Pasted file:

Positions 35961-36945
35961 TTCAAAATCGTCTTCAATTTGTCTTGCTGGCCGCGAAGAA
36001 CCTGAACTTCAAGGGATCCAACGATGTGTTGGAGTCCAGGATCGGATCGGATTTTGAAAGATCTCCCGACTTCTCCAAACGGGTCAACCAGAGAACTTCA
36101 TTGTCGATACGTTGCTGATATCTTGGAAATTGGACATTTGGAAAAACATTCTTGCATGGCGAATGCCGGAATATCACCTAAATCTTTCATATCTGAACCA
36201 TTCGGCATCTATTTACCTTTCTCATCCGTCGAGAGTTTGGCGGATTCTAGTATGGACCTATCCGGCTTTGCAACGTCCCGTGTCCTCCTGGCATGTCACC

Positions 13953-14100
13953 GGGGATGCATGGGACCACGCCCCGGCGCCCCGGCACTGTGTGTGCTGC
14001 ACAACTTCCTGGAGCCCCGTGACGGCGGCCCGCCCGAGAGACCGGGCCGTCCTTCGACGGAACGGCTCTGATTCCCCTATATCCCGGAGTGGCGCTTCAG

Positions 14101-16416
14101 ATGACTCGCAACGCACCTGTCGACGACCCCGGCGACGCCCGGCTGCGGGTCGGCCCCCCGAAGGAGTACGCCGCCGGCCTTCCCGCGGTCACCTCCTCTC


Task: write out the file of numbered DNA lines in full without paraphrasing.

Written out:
Positions 35961-36945
35961 TTCAAAATCGTCTTCAATTTGTCTTGCTGGCCGCGAAGAA
36001 CCTGAACTTCAAGGGATCCAACGATGTGTTGGAGTCCAGGATCGGATCGGATTTTGAAAGATCTCCCGACTTCTCCAAACGGGTCAACCAGAGAACTTCA
36101 TTGTCGATACGTTGCTGATATCTTGGAAATTGGACATTTGGAAAAACATTCTTGCATGGCGAATGCCGGAATATCACCTAAATCTTTCATATCTGAACCA
36201 TTCGGCATCTATTTACCTTTCTCATCCGTCGAGAGTTTGGCGGATTCTAGTATGGACCTATCCGGCTTTGCAACGTCCCGTGTCCTCCTGGCATGTCACC

Positions 13953-14100
13953 GGGGATGCATGGGACCACGCCCCGGCGCCCCGGCACTGTGTGTGCTGC
14001 ACAACTTCCTGGAGCCCCGTGACGGCGGCCCGCCCGAGAGACCGGGCCGTCCTTCGACGGAACGGCTCTGATTCCCCTATATCCCGGAGTGGCGCTTCAG

Positions 14101-16416
14101 ATGACTCGCAACGCACCTGTCGACGACCCCGGCGACGCCCGGCTGCGGGTCGGCCCCCCGAAGGAGTACGCCGCCGGCCTTCCCGCGGTCACCTCCTCTC